Initial access Execution Persistence Privilege escalation Defense evasion Credential access Discovery Lateral movement Collection Impact
Using Cloud Exec into Container Backdoor Container Privileged Container Clear Container Logs List K8s secrets Access the K8s API server Access cloud resources Images from a private repository Data Destruction
Compromised images in registry bash/cmd in container Writable hostPath mount Cluster-admin binding Delete k8s events Mount service principal Access Kubelet API Container service account Ressource hijacking
Kubeconfig file New container Kubernetes CronJob hostPath mount Pod / container name similarity Access container service account Network mapping Cluster internal networking Denial of Service
Application vulnerability Application exploit (RCE) Malicious admission controller Access cloud resources Connect from proxy server Applications credentials in configuration files Access Kubernetes dashboard Applications credentials in configuration files
Exposed sensitive interfaces SSH server running in inside container Disable Namespacing Access managed identity credentials Instance metadata API Writable volume mounts on the host
Sidecar injection Malicious admission controller CoreDNS poisoning
ARP poisoning and IP spoofing

What is the Kubernetes Threat Matrix?

The MITRE ATT&CK® framework is a knowledge base of known tactics and techniques that are involved in cyberattacks. Started with coverage for Windows and Linux, the matrices of MITRE ATT&CK cover the various stages that are involved in cyberattacks (tactics) and elaborate the known methods in each one of them (techniques). Those matrices help organizations understand the attack surface in their environments and make sure they have adequate detections and mitigations to the various risks. MITRE ATT&CK framework tactics include:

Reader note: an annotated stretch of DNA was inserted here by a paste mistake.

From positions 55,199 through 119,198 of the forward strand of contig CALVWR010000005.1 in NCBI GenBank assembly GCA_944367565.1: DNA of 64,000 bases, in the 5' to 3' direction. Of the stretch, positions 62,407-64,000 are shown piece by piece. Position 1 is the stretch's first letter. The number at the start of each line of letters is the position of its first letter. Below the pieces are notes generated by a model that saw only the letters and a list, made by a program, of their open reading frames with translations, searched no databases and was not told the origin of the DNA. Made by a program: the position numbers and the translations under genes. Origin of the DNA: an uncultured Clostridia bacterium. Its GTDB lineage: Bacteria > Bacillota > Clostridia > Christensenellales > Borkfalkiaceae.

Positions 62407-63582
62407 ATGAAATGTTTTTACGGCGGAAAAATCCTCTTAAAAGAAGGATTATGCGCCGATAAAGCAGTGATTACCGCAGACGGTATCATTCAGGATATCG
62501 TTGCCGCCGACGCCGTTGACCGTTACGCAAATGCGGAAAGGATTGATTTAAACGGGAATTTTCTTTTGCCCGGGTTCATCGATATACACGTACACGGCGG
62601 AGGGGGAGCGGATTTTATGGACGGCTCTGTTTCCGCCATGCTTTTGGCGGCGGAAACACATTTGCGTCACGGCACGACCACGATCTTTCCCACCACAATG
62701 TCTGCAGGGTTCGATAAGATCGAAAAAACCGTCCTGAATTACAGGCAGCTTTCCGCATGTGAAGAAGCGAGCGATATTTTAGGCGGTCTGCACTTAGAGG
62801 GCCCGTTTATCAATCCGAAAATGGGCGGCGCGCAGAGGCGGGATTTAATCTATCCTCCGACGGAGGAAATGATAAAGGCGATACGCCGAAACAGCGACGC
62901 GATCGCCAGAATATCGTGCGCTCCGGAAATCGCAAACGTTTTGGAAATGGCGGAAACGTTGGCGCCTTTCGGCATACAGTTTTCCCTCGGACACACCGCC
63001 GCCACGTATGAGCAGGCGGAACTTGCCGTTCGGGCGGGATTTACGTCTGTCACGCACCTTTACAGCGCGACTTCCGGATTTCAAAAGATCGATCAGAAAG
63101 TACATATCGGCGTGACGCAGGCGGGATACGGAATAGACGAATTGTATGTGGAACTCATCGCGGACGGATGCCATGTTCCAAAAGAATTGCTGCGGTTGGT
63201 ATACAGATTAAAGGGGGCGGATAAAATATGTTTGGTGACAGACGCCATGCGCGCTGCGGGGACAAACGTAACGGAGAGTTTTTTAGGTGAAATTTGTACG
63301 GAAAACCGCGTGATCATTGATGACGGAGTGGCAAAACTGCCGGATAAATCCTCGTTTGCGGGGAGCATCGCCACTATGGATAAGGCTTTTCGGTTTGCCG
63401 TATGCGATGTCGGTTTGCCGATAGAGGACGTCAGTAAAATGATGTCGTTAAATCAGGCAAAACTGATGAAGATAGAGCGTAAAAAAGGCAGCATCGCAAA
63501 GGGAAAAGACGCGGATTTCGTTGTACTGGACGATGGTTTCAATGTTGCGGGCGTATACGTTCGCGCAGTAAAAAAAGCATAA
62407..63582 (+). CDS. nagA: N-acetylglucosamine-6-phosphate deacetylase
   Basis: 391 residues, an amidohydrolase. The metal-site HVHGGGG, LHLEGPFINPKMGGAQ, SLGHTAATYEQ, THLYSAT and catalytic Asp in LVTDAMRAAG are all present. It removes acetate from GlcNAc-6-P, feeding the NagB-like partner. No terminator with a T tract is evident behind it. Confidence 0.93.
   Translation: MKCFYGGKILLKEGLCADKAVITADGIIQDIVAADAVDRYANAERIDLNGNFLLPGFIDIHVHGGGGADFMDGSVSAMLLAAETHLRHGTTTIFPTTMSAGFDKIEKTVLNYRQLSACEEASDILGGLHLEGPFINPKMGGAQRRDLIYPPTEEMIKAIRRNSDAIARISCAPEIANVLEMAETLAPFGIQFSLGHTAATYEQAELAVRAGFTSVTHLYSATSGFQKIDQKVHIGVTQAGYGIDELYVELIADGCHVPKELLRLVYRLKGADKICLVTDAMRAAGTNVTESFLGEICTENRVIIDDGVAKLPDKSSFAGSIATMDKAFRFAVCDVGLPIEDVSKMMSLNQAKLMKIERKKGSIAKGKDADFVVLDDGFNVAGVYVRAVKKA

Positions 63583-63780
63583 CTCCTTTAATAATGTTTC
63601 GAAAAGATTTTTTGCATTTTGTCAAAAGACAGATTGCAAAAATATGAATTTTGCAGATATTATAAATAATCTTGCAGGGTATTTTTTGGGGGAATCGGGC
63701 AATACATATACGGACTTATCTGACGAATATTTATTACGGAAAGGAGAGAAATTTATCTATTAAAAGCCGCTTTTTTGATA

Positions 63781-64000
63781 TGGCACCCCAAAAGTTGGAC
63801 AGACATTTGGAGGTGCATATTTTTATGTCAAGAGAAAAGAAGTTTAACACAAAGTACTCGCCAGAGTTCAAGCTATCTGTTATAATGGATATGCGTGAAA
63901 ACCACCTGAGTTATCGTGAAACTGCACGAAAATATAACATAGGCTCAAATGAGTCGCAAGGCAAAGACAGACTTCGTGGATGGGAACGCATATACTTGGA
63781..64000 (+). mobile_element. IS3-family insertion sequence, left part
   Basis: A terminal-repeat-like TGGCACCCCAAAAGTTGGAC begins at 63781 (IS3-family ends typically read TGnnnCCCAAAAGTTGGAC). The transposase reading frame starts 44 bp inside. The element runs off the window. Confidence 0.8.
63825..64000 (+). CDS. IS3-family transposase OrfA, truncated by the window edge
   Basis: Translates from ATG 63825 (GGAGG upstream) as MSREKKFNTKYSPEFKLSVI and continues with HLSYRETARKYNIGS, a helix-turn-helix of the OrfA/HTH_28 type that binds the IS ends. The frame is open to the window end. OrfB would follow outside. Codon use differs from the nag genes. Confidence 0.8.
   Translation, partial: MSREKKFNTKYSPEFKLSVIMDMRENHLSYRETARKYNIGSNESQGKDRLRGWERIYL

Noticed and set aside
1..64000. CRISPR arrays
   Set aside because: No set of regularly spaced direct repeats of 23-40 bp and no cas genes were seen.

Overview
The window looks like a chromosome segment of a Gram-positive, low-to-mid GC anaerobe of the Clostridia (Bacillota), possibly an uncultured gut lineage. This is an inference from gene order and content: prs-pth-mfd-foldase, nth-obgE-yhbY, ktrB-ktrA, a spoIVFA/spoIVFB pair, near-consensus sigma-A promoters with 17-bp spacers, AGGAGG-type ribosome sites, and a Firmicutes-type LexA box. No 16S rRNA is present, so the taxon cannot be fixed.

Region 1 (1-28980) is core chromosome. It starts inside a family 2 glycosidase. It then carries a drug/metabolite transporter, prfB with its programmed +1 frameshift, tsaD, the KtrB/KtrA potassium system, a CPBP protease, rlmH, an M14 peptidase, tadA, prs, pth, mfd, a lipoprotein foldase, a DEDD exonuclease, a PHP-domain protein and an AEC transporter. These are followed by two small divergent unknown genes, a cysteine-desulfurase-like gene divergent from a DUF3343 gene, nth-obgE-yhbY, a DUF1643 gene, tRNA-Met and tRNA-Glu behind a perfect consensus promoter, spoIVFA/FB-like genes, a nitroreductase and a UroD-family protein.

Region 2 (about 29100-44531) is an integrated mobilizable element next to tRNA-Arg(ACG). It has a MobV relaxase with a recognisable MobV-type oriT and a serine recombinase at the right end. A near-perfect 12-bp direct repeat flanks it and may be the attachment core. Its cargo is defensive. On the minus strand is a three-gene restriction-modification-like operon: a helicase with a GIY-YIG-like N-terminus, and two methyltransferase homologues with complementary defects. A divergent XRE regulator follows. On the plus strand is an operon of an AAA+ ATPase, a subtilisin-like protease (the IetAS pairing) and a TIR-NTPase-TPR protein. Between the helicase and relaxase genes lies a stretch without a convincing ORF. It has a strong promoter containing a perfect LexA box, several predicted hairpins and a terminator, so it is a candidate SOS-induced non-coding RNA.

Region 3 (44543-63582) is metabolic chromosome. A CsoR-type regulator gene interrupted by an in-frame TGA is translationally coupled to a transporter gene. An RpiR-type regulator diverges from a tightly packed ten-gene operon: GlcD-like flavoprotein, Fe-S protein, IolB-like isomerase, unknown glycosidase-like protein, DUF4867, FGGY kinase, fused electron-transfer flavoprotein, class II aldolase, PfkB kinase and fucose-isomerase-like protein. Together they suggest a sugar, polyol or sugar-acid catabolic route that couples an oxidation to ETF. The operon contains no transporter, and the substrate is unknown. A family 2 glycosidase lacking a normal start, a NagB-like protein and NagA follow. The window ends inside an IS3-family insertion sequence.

Many attack techniques are different in the context of Kubernetes than those that target Linux or Windows, the tactics on the other hand are actually similar. For example, a translation of the first four tactics from OS to container clusters would look like 1. “initial access to the computer” becomes “initial access to the cluster”, 2. “malicious code on the computer” becomes “malicious activity on the containers”, 3. “maintain access to the computer” becomes “maintain access to the cluster”, and 4. “gain higher privileges on the computer” becomes “gain higher privileges in the cluster”.

Microsoft therefore created the first Kubernetes attack matrix: an ATT&CK-like matrix comprising the major techniques that are relevant to container orchestration security, with focus on Kubernetes. Redguard has extended the version of the Kubernetes Attack Matrix, especially by adding specific examples to simulate the techniques and references to learn even more about them and related topics.


Thanks to Microsoft for creating the initial version of the Kubernetes Threat Matrix ❤️
We really appreachiate your work which we further extended and made more accessible.